It showcases how Ontario is taking action to protect drinking water and water resources.
Supporting data on   Drinking Water Quality and Enforcement is available on the Open Data Catalogue.

City of Windsor Draft Environmental Master Plan
The draft of a revised Windsor Environmental Master Plan is available for public review and comment until January 2018. Click here for more information and to review the plan.
Detroit River International Wildlife Refuge Video
The Detroit River International Wildlife Refuge (DRWIR) has released a new video highlighting conservation efforts and successes. Click here to see the video and great footage of the Detroit River.
Great Lakes Lakewide Action and Management Plans 2017 Annual Reports Available Online
The 2017 Lakewide Action and Management Plan (LAMP) Annual Reports for lakes Superior, Michigan, Huron, Erie and Ontario have just been published.
The 2017 LAMP annual reports highlight accomplishments and progress in achieving LAMP goals during the past year, and identify LAMP-related activities including outreach, monitoring, protection and restoration actions.  Lakewide Action and Management Plans are developed and implemented for each Great Lake.  Each Lake Partnership facilitates information sharing, sets priorities, and assists in coordinating binational environmental protection and restoration activities as prescribed in the Lakewide Management Annex of the 2012 Great Lakes Water Quality Agreement
For more information, visit Binational.net.
Extra! Extra! Read all about it!   
The Detroit River in the news. Here are some links to articles that may pique your interest. Click the link  to read on.  
Upcoming Events  
Save the date for these great local events! Contact the organizer for more information. 
Fall Migration Field Courses
December 2 2017, 8:30am, Point Pelee, The Tip Parking Lot 
Observe the incredible variety of birds that migrate through Southwestern Ontario each fall. Event is on Saturday December 2nd. Lead by Paul Pratt. Morning field trip (8:30 am - noon) to Point Pelee, meet at the Tip parking lot. Cost is $16/adult, $14.50/senior.
Launch of Fisheries Management Zone 16 (Southwestern ON) Planning Process
December 5 2017, Best Western Plus Walkerton Hotel & Conference Centre, 10 East Ridge Road Walkerton, ON, 7pm - 9pm.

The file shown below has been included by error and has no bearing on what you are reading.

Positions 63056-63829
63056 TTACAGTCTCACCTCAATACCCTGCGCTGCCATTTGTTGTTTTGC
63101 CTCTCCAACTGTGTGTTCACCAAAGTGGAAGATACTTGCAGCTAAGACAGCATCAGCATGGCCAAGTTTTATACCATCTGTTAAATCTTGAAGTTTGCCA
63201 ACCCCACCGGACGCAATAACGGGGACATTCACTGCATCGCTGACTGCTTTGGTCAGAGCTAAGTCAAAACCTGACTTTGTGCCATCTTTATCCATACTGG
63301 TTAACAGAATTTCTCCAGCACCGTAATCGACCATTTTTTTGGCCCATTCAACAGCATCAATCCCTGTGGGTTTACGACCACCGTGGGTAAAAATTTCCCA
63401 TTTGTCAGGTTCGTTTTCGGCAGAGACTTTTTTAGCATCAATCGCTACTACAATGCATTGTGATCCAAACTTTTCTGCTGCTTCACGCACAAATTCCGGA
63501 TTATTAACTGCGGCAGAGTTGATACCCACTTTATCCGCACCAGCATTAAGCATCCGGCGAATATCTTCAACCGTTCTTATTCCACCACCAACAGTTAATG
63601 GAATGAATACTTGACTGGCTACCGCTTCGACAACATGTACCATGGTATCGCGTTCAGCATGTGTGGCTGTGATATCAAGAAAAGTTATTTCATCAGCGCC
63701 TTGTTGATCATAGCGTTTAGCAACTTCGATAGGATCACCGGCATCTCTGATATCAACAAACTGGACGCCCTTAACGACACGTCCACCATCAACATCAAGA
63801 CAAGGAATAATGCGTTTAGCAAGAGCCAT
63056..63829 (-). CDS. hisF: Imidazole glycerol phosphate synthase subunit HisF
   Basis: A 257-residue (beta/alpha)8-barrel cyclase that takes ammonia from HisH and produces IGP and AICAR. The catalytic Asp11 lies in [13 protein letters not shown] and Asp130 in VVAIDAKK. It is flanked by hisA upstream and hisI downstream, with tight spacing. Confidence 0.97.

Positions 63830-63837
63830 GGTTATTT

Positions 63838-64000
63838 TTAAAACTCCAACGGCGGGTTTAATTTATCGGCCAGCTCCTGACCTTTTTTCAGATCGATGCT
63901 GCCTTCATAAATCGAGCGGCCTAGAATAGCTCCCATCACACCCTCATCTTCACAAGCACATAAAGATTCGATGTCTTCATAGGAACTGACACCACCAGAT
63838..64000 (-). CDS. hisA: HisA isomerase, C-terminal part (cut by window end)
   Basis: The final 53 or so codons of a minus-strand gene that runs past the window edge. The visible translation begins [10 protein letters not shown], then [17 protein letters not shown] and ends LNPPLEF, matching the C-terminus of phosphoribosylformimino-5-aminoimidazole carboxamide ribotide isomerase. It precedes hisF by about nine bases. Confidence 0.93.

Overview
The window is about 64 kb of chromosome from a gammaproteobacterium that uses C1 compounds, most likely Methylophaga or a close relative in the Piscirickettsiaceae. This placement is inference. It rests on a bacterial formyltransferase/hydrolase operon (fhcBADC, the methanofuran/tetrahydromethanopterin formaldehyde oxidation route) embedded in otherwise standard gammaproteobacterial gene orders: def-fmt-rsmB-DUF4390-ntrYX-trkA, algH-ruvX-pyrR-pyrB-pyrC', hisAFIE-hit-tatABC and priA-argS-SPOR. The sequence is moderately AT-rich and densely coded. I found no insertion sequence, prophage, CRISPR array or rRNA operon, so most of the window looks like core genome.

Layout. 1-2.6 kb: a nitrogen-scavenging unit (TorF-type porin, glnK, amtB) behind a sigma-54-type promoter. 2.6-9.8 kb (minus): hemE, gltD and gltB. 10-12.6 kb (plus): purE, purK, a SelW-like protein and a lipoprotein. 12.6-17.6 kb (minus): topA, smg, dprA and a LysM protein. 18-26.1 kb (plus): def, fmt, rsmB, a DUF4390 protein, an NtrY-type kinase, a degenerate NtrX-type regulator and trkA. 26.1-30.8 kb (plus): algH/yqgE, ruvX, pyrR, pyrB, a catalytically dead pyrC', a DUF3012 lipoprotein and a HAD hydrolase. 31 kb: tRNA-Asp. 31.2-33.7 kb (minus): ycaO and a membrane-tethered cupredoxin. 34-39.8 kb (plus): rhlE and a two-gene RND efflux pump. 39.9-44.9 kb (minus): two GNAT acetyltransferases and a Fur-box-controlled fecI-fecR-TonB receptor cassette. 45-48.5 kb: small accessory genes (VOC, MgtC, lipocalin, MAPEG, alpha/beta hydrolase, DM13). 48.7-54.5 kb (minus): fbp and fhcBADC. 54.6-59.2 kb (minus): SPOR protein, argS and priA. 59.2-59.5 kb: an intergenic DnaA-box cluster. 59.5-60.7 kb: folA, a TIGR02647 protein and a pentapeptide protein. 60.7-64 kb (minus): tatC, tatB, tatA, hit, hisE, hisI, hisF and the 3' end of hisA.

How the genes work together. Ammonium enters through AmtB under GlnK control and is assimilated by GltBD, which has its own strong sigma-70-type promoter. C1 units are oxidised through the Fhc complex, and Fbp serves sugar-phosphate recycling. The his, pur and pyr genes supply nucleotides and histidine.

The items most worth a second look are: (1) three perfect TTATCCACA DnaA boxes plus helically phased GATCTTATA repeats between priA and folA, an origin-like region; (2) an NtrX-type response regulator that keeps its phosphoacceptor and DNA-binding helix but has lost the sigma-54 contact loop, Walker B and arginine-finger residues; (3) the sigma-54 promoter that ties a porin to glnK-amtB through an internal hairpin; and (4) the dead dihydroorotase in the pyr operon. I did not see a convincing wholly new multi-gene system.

The Ontario Ministry of Natural Resources and Forestry is hosting public listening sessions to gain input on the future planning of fisheries management zone 16. Click the link to see the dates/locations for 4 different, upcoming sessions: https://www.ontario.ca/page/fisheries-management-zone-16-fmz-16.  
Eve of St. Nicholas
Sunday December 10th 2017, 12pm to 4pm. John R. Park Homestead Essex County Rd 50 & Iler Rd, Harrow, ON. 
See the Homestead in its holiday splendour. The pioneer house and farm are decorated with materials gathered from the farm and forest. Warm up with mulled cider and roasted chestnuts. Meet St. Nicholas' historic counterparts- Ruprecht and Belsnickel. Check the 'list' to see if you have been naughty or nice this year. Make a gingerbread cookie and traditional ornament to take home. Cost is $6/adult, $4/child, $20 family maximum (3 adults, 2 children). 
Candlelight Christmas
Tuesday December 12th 2017, 7pm to 8:30pm. John R. Park Homestead Essex County Rd 50 & Iler Rd, Harrow, ON. 
See the 1842 house decorated with natural materials from forest and farm, craft a traditional ornament, bake on the hearth, and ring the sleigh bells. Costumed guides will take visitors through the house and farm after sundown. Various stops along the way offer guests a seasonal participation experience straight from the days of John and Amelia Park. Cost is $15/person. Pre-registration required: www.candlelightchristmas2017.eventbrite.ca 
DRCC Public Advisory Council and Education and Public Involvement Work Group Meeting
Wednesday December 13th 2017, 4:30pm to 6:30pm. Duff-Baby Interpretation Centre - 221 Mill St. W. in Sandwich Town, Windsor. 
Both the Public Advisory Council and the Education and Public Involvement Work Group will be meeting to discuss updates. Everyone welcome but please RSVP. For more information please contact postmaster@detroitriver.ca.  
Essex County Nature Meeting
Wednesday December 13th 2017, 7:30pm to 9:30pm. Ojibway Nature Centre, 5200 Matchette Road, Windsor, ON. 
Come and share photos and stories related to your nature experiences and sightings. This
is a relaxed evening of club member participation and pre-holiday mirth. Please join us
for some light refreshments and social time. *If you would like to share photos, please
bring them on a USB drive. 
Belle Isle Park Advisory Council
Thursday December 21st 2017, 9am to 11am. Belle Isle Nature Zoo, Flynn Pavilion - Near Intersection of Picnic Way & Loiter Way, Belle Isle, Detroit, MI, 48207
Please see website link for past agendas, meeting minutes, and additional information here.  

The DRCC initiative is a partnership between government, industry, academics, as well as environmental and community organizations that work together to improve the Detroit River ecosystem through a Remedial Action Plan. Our main goal is to remove the River from the list of Great Lakes Areas of Concern.